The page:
Solid Motor Rocket Propulsion


The objective of this project is to measure changes in a rocket's performance based on differences in the rocket's motor.


Intro image

Model rockets utilize small, commercially-manufactured rocket engines to enable speeds of up to several hundred miles per hour, while reaching altitudes as high as several thousand feet. By following the National Association of Rocketry, Model Rocket Safety Code, you can experiment with the aerodynamics of these rockets with almost complete safety. And, there are many possible experiments you can undertake (see "Variations" below).

Model rockets can make for an extremely fun and exciting science fair project!

Terms, Concepts and Questions to Start Background Research

To do an experiment in this area, you should do research that enables you to understand the following terms and concepts:

  • The four forces in flight: weight, thrust, drag, and lift
  • Key concepts having to do with rocket engines: combustion chamber, propellant, nozzle, F=ma, specific impulse, total impulse
  • The equation for thrust (advanced students)

In addition, study the Model Rocket Safety Code and the proper means to construct a rocket.


Be sure to study the model rocketry sections (among others) of NASA's Beginner's Guide to Aeronautics. This excellent NASA Web site includes a rocket simulator called RocketModeler as well as a nozzle simulator.

Stine, G. Harry, and Stine, Bill. Handbook of Model Rocketry, 7th Edition. John Wiley & Sons, 2004. This book is the bible of model rocketry, containing a wealth of information on rocket design, construction, and competition.

This is an excellent introduction to model rocket motors:

You can find a wealth of general information at these sites:

Altitude tracking is important for many experiments in rocketry. These links contain excellent information about how to measure your rocket's altitude:

Materials and Equipment

Model rocketry supplies can be purchased at many hobby stores. Two of the primary manufacturers are:

Experimental Procedure

The National Association of Rocketry offers these tips for experimentation(1):

  • Plan to do at least three flights of identical rockets with identical engines for each variable that you want to test. There is a lot of "scatter" in the data from rocket-based experiments, and you will get much better results if you use the average of three or more flights for a data point rather than a single flight. This scatter is the result of a combination of experimental error (such as in measuring altitude), weather-based variations (such as in measuring parachute flight duration), and/or slight differences in the construction of the rocket or the motor. If you understand statistics, having multiple data averaged into a single point gives you the opportunity to impress the judges with an analysis of standard deviations and confidence intervals in your data.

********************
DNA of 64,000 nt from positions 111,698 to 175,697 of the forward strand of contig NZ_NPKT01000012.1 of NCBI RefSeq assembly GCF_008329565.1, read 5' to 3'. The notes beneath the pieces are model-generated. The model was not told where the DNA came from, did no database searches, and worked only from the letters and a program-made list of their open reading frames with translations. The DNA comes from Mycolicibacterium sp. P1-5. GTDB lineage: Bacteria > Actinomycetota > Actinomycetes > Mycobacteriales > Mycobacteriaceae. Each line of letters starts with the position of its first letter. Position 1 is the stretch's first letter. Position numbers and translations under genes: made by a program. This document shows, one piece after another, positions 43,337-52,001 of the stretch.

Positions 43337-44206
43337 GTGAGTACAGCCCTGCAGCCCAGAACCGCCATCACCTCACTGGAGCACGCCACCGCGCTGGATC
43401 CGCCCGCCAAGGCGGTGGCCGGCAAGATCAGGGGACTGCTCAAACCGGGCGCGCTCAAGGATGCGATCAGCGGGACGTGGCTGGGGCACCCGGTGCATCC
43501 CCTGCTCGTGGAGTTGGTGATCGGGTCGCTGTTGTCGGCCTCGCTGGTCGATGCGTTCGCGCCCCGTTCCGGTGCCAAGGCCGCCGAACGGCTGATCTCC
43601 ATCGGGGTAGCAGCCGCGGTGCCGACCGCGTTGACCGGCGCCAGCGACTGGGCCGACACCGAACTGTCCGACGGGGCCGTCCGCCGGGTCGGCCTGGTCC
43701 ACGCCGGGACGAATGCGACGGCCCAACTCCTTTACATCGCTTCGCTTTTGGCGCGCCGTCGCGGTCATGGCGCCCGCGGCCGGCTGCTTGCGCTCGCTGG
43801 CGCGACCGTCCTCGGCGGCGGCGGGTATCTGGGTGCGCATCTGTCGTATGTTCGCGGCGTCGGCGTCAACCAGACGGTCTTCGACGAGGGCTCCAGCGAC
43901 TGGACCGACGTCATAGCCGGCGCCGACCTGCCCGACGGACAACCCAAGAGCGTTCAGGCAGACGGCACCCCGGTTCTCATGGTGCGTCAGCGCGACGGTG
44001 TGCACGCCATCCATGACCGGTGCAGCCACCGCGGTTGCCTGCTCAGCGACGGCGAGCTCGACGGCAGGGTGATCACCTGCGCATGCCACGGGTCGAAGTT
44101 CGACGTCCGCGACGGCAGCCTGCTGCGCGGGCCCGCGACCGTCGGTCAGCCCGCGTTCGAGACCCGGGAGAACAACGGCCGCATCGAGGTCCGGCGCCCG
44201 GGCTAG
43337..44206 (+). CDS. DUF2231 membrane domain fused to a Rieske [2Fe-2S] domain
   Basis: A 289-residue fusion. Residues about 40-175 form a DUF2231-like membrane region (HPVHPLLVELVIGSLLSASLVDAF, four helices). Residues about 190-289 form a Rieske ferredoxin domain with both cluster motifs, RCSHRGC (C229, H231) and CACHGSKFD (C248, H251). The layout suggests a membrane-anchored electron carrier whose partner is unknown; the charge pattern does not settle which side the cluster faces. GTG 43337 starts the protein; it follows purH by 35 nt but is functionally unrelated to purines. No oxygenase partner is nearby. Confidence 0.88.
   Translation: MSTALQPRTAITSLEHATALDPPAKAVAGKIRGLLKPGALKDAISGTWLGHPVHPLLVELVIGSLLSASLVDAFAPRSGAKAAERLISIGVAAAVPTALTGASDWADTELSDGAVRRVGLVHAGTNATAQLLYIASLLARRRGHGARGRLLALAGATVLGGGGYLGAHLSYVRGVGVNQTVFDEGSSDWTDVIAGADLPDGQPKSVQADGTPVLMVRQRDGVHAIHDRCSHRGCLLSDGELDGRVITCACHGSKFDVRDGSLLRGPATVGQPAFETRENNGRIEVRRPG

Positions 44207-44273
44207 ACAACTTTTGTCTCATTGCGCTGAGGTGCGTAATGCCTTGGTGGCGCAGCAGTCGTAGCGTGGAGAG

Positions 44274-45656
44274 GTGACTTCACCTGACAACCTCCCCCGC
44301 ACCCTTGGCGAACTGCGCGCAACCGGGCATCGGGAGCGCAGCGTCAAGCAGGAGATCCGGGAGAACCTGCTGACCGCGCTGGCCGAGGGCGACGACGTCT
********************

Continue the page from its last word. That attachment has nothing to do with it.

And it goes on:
• Measuring a rocket's maximum altitude accurately is not easy, but is generally the best way to show conclusively how differences in rocket characteristics affect performance. Altitude measurement should be done using data from at least two trackers who look at the flight from different directions but about the same distance, and who communicate by radio to make their measurements at the same moment in the rocket's trajectory. This is generally either at the exact highest point or "apogee" or (this is easier) at the moment of parachute ejection. Using the more complex tripod-mounted trackers that measure both horizontal "azimuth" angle as well as vertical "elevation" angle gives far more accurate results than simple hand-held elevation-only trackers.
  • Measuring a rocket's flight duration is fairly easy, but the data is generally only useful for demonstrating differences in the performance of recovery systems (such as parachutes of various sizes) rather than the rocket....
  • Make sure that you vary only one variable between flights. The height a rocket reaches depends on the engine type and delay time; the smoothness of the surface finish on the rocket; the weight of the rocket; and the shape/size/alignment of the rocket and all its parts (fins, launch lug, nose, etc.). How long it stays up depends on how high it goes, plus on the type and size of the recovery system, the weather conditions, and whether the recovery device deploys fully and properly. If your hypothesis is that rockets with one shape of nose go higher than with another shape, for example, make sure the rockets you test are identical in design, liftoff weight, and surface finish and fly them in the same weather conditions off the same launcher. Make sure that the nose cone difference is the only difference. And use identical motors (preferably from the same pack or with the same date-of-manufacture code on the casing) in all your tests of the two different rockets.


The National Association of Rocketry suggests these possible experiments dealing with propulsion(1):

  • Rocket engine average thrust vs altitude. What difference does it make in tracked altitude performance if the same rocket is flown with two engines of very different average thrust levels (like the Estes A3 or A8) but the same total impulse and liftoff weight?
  • Multi-staging vs single staging. Which goes higher, a two-stage design with a B motor in each stage, or a single-stage model with a C motor having the same total impulse as the combined total of the two B motors?
  • Rocket weight vs altitude. How much difference does the weight of a rocket (with variable weights in its payload compartment) make in how high it goes with a given engine?

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